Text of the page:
Monday, October 31, 2022

Mass Flowering of Native C4 Grasses in a Florida Savanna

Andropogon ternarius (syn. Andropogon cabanisii)

Update: Thanks to an unknown commentator and the infernal never ending work of taxonomists, the following corrections are added - the Andropogon ternarius depicted is synonymously termed Andropogon cabanisii, while the Andropogon glomeratus here is Andropogon tenuispatheus, which is synonymous with Andropogon glomeratus var. pumilus. 

Update 2: Added comments and pics of Saccharum giganteum.

The passing of the seasons can be seen in the regular changes in the grasses that make up a landscape. Even here in subtropical Florida, the coming of Fall heralds the flowering of many of the C4 grasses that dominate the longleaf pine savannas that are a marvelous (but threatened) fixture of the natural environment. 

Andropogon glomeratus (syn. Andropogon tenuispatheus)

I visit the Nature Conservancy's Disney Preserve in Kissimmee fairly regularly, and during my visit this late October, the surroundings were suddenly aglow with the sudden flowering of several C4 grasses. 

If you remember from earlier posts, C4 grasses have a specialized carbon-concentrating photosynthetic mechanism that allows them to be more efficient in hot and arid conditions, and they tend to grow fastest and flower during the latter parts of the season. 

Andropogon ternarius (syn. Andropogon cabanisii)

Whereas before, the preserve was a somewhat monotonous landscape of Serenoa repens (saw palmetto) and various smaller grasses like Aristida beyrichiana, with longleaf pines interspersed at almost regular intervals, now the area was dominated by the visually arresting inflorescence of different Andropogon spp. and a few other C4 grasses.,

Sorghastrum secundum

I admittedly am still learning how to identify the many Andropogon spp, but there were a few species that stood out enough that even I was able to identify them. Among the most beautiful was Andropogon ternarius (locally called Splitbeard Bluestem in this area, syn Andropogon cabanisii). Each inflorescence contained a pair of silvery racemes that formed a distinct V, with the awned spikelets giving it a beautiful feathery appearance.

Sorghastrum secundum

Some other Andropogon spp that were in flower included A. glomeratus (Bushy Bluestem, syn Andropogon tenuispatheus), A. virginicus (Broomsedge), and others that I cannot yet identify to species. 

Sorghastrum secundum flowerheads rise up from the understory

An interesting new grass that I found was Sorghastrum secundum, which is related of course to the more well known Sorghastrum nutans (locally called Indiangrass). Unlike S. nutans, the spikelets in S. secundum are all located to one side of the raceme, and this gave rise to one of the local names for it, Lopsided Indiangrass.

Sorghastrum secundum with mostly detached spikelets

But perhaps the most beautiful species that graced the preserve during my visits was Muhlenbergia sericea. This grass is also known as Muhlenbergia capillaris var filipes, and known locally as Gulf Muhly and Sweetgrass.

Muhlenbergia sericea (capillaris)

The purplish inflorescence waved easily in the breeze, and looked almost ethereal when seen in front of the sun's bright rays. M. sericea and its relatives are used often as ornamental grasses here in the peninsula, although I noticed that there is a hit and miss quality when it comes to the lavishness of its flowering in cultivation.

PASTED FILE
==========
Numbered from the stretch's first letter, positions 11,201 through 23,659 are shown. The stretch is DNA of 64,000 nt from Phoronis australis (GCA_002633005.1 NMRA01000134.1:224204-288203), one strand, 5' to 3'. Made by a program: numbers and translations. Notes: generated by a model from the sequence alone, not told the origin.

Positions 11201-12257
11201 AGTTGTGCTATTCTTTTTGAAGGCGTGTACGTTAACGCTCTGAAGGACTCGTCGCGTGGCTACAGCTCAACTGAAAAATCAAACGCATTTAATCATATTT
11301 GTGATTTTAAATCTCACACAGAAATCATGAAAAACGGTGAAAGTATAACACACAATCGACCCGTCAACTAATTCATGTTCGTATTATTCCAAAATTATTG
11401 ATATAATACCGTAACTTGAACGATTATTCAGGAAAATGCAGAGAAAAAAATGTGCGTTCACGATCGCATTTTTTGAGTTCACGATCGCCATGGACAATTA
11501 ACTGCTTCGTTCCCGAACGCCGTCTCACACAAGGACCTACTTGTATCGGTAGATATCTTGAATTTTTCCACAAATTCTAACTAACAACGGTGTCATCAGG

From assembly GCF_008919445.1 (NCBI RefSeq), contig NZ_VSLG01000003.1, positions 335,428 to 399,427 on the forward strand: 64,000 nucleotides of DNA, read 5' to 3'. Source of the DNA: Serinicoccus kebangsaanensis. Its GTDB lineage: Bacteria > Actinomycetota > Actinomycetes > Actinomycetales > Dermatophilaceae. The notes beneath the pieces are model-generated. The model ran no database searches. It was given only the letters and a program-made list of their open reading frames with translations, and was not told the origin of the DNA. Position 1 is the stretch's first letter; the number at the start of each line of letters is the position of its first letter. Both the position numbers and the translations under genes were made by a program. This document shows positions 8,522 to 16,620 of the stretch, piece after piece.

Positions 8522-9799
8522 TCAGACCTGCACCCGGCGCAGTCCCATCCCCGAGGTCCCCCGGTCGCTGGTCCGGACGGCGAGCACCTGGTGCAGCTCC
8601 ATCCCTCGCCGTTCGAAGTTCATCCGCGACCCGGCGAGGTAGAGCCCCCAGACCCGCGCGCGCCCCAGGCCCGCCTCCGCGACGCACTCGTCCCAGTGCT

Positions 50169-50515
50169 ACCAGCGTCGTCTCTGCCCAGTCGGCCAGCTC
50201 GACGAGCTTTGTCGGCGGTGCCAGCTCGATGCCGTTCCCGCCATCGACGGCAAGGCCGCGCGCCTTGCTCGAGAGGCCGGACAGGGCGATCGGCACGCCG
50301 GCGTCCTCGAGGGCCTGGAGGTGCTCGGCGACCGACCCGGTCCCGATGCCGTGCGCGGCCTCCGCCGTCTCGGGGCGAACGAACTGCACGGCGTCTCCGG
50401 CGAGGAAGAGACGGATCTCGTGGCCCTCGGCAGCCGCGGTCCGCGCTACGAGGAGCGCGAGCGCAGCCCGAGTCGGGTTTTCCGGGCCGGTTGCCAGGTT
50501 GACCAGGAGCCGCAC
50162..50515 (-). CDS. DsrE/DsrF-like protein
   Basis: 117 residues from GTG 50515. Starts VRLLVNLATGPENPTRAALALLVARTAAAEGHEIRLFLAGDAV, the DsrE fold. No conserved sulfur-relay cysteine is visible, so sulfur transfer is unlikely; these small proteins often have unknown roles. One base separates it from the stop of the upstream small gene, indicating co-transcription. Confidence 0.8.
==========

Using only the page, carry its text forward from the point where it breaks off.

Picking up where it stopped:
Muhlenbergia sericea (capillaris) line the hiking trail

People were not the only ones appreciative of this species. I also saw a juvenile alligator hiding in the shade of one of the M. sericea specimens (see image below).

An alligator under Muhlenbergia sericea

Perhaps most remarkable of all were vast fields of Saccharum giganteum (locally called Sugarcane Plumegrass), which lay behind rows of Andropogon glomeratus that lined the road leading in and out of the preserve.

Andropogon grasses were in abundance at the preserve (forefront). The tall grasses behind it in the far distance were Saccharum giganteum.

I could not identify them at first due to the distance, but after an unknown commentator mentioned the name, I later came back and waded into the field and took pics.

Saccharum giganteum

The culms and sheaths were quite hairy, and so too were the flowerheads. Macroshots revealed that the spikelets had a ring of long white hairs rising from the base, and straight awns that nailed the ID as S. giganteum.

Saccharum giganteum flowerhead. Inside pic shows expansion of the inflorescence against an aroid backdrop.
Saccharum giganteum spikelet showing long callus hairs and awn.

In the end, there were quite a few species that were in flower that I could not identify at the time. This was especially true for the Andropogon spp, which I am still learning about. Nevertheless, I'll be sure to drop by again soon to continue my exploration of this beautiful grassland, and perhaps someday I'll be able to name all the various species I encounter.


  1. Saccharum giganteum is the background grass

    1. I'm actually hoping to go closer to them this week to verify the correct ID. Here's hoping I don't step on some snake or gator.

    2. You are right on. They are Saccharum giganteum.

  2. The ternarius-type Andropogon is A. cabanisii (rames borne on long-exerted, often drooping pedicels). The glomeratus-type Andropogon in all these pics is A. tenuispatheus (used to be glomeratus var. pumilus).

    1. Thank you very much! I have added an update paragraph.

  3. Wow ... what a beautiful collection of grasses!

    1. This is the first time I've ever been to a longleaf savanna during Fall, and with the Muhlenbergia in flower, and the Andropogon all over the place in their best finery, I was definitely entertained.